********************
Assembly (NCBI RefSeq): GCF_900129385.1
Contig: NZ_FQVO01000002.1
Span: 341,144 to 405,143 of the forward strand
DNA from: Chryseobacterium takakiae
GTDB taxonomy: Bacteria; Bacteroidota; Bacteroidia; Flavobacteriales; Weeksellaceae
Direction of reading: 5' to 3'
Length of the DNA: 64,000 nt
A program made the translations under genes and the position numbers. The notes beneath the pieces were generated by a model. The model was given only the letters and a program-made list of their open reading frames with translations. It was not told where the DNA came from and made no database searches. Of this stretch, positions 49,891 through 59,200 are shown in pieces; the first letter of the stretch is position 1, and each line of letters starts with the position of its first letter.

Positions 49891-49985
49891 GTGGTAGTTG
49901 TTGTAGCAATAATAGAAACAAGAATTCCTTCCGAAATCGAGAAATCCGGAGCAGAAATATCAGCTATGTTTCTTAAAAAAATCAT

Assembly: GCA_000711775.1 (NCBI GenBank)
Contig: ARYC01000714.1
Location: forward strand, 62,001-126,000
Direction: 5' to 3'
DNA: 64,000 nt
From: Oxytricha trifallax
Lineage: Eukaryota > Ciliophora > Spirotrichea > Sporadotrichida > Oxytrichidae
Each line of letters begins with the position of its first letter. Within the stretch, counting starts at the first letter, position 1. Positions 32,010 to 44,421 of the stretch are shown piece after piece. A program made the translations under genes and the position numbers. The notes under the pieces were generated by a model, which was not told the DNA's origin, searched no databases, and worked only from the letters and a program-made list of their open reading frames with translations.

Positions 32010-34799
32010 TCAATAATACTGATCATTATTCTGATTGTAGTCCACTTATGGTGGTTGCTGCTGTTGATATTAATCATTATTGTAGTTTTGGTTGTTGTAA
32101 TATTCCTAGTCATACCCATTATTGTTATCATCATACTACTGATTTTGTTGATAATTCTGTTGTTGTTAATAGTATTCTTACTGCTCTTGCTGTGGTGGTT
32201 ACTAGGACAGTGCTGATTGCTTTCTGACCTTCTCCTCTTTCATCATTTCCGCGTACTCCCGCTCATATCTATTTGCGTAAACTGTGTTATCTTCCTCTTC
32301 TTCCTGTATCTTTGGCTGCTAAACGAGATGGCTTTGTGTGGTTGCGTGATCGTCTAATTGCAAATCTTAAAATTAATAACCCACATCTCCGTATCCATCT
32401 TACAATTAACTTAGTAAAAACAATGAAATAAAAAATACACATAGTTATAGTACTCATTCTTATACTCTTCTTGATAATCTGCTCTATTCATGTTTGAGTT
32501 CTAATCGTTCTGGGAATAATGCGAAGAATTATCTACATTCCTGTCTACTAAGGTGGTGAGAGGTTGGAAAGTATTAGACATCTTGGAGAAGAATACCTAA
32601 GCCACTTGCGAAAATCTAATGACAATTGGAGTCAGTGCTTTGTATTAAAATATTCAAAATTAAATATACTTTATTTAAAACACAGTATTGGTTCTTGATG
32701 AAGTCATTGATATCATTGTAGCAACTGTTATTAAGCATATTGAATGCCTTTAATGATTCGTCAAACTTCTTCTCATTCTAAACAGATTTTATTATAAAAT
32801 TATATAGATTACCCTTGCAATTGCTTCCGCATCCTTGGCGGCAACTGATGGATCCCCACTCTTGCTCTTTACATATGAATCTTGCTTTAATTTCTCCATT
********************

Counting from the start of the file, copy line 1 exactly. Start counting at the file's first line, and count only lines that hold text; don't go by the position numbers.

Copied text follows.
Assembly (NCBI RefSeq): GCF_900129385.1